HAMMER: Can I just touch on a couple of other issues quickly? The first is citizenship: the government appears to be moving to a situation removing the discretionary role of the minster, instead setting in law the automatic stripping of citizenship form dual nationals engaged in terrorist acts. Is that more acceptable to Labor?
LEIGH: Again, we need to see the legislation. It’s important that we get this absolutely right. Labor has consistently said that there is a principal in legislation going back to 1948 that says a court can strip your citizenship if you fight for a foreign power against Australia. We’ve consistently said that if that were to be extended to fighting for a terrorist group against Australia then we would be open to a conversation about that. But the government is at war with itself. We have Malcom Turnbull popping up all over the place talking about the importance of maintaining adherence to the Constitution, and when even Barnaby Joyce is speaking out against a proposal in Cabinet, you know it’s got problems.
HAMMER: Ok, on people smuggling: on Monday last week Labor was very aggressive over these allegations that the government had paid people smugglers to return to Indonesia. Then the Opposition got cold feet, then went on the front foot again. What’s the position now is this – is it an issue you want to prosecute this week?
LEIGH: Chris, with this government there is so much bumbling and in-fighting that a single Question Time cannot put all the questions you want to put to the Government. Like many taxpayers, we are deeply concerned that the Government seems to have all but admitted that it paid people smugglers on the waters to turn the boats back. That’s got serious implications for the sustainability for anti-people smuggling efforts as well as, in my view, being a very poor use of Australian taxpayer dollars. The Prime Minister’s comments on the weekend went very close to confirming that those payments had been made, in direct contradiction of what his ministers had been saying a fortnight earlier.
HAMMER: So Labor will be pushing this issue this week, given these statements over the weekend?
LEIGH: It’s certainly a high priority for us and certainly many constituents I’ve spoken too don’t believe this an appropriate use of taxpayer dollars.
HAMMER: Now just finally, you are the Shadow Assistant Treasurer and you are also a former professor of economics. Things are reaching a head in Greece with the economic situation there – what are the implications, if any, for Australia and what should the Australian government be doing?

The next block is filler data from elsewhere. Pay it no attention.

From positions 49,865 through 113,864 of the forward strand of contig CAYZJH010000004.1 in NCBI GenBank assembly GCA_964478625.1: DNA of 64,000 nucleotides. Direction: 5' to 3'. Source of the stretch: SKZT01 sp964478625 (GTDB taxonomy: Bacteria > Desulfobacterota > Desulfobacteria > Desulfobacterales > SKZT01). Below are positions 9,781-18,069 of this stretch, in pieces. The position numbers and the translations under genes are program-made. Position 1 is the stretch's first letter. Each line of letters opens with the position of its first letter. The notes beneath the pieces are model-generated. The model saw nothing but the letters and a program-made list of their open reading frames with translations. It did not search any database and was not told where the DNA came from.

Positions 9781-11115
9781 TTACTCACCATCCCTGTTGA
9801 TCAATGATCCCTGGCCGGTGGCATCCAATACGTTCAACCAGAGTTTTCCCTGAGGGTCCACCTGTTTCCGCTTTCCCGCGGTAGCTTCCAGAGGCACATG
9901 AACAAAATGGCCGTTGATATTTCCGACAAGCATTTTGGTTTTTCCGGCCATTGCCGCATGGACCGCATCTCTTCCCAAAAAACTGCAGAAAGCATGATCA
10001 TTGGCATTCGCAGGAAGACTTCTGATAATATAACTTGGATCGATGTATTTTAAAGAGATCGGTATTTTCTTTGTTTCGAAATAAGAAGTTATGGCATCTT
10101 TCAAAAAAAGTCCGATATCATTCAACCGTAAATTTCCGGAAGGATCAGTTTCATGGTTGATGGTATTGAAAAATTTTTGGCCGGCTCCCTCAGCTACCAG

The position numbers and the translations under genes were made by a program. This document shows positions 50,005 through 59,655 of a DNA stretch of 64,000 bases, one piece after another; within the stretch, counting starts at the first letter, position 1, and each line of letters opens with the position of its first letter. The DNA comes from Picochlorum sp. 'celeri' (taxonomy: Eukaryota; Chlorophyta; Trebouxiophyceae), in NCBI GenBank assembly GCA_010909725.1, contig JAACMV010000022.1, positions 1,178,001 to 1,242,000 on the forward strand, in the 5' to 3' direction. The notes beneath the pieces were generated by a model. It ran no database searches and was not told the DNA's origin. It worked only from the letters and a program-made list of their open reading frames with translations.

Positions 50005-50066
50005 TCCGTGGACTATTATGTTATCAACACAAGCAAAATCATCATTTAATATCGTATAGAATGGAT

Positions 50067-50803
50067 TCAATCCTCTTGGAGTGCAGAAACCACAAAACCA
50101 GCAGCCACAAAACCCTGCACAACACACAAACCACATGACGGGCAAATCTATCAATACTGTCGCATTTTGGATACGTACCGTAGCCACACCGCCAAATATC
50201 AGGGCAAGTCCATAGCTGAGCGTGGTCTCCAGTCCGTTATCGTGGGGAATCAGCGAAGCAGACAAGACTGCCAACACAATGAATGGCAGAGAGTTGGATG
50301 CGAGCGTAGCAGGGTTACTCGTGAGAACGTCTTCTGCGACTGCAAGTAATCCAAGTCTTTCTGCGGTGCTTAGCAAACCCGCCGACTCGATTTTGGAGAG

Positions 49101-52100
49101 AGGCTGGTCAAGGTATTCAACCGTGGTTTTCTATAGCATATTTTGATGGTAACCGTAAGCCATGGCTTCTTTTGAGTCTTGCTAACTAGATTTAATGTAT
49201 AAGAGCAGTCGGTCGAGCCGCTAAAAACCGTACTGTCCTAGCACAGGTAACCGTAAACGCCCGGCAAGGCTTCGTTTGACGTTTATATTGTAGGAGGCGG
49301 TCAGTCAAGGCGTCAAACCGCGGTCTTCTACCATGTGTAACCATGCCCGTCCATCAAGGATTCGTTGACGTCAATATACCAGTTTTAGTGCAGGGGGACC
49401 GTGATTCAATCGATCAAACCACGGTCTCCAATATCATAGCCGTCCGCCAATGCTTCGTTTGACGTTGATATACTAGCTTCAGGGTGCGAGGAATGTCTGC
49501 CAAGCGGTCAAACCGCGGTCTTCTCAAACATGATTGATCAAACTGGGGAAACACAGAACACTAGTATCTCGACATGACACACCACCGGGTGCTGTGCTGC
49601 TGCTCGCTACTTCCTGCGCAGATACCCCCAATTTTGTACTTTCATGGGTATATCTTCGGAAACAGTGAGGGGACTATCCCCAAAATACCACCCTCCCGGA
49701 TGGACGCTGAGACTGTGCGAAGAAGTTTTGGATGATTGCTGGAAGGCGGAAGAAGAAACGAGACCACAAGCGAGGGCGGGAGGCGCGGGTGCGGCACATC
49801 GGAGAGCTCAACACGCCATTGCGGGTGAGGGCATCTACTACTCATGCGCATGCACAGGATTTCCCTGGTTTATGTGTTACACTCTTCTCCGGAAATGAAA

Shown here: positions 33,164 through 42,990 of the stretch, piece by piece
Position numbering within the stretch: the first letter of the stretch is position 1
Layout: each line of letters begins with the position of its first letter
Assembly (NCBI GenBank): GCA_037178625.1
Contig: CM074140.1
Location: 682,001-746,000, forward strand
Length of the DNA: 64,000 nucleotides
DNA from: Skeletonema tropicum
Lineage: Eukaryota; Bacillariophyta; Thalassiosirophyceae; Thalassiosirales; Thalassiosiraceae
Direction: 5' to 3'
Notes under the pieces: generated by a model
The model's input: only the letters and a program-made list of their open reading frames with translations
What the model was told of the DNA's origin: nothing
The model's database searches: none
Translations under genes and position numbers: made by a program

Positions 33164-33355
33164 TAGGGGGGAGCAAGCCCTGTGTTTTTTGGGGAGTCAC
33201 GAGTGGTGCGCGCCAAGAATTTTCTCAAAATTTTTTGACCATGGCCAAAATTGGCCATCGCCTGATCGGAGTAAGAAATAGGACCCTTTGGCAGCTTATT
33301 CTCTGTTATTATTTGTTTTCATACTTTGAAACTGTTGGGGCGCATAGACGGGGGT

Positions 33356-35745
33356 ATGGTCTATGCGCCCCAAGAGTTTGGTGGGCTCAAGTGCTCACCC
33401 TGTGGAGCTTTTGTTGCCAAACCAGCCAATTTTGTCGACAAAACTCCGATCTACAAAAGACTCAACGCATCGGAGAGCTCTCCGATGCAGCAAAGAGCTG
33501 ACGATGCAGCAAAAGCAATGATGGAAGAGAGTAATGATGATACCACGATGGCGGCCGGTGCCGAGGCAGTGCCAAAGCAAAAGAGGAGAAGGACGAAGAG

LEIGH: This is mostly about internal EU negotiations. If Greece was to exit the Eurozone it would have significant adverse impacts for that country. It would cut it off, at least in the medium term, from other sources of finance and it would be a major default. The impact on Greek living standards, I think, would be adverse. The real challenge that people worry about though is what the impact will be on other highly indebted countries within the Eurozone. Portugal, Spain, Italy are the three people speak about most often, and the potential for one of those countries to tip over the brink then would really be a body blow to income and growth in the Eurozone.
HAMMER: Do you think Australia is very much quarantined from any after-effects of that, or could it have a global impact?
LEIGH: I think it would have a global impact. It’s something that is high on my list of political Issues that have economic ramifications around the world. I’ve got my fingers crossed that they’re able to come to a deal, putting Greece back in there. Putting Greece back on the drachma would be bad for European growth which, let’s face it, has been pretty sluggish over the past decade, to say nothing of the living standards of people in that part of the world. You know, there are a couple hundred million people who ought to be seeing economic growth, but in many cases have lower living standards now than 10 years ago
HAMMER: So if there is danger of a flow-on to the global economy, is anything more that the Australian Government can realistically do?
LEIGH: I think it’s a matter of watch and wait for us.
HAMMER: Ok Andrew Leigh, thanks for your time.
LEIGH: Thanks Chris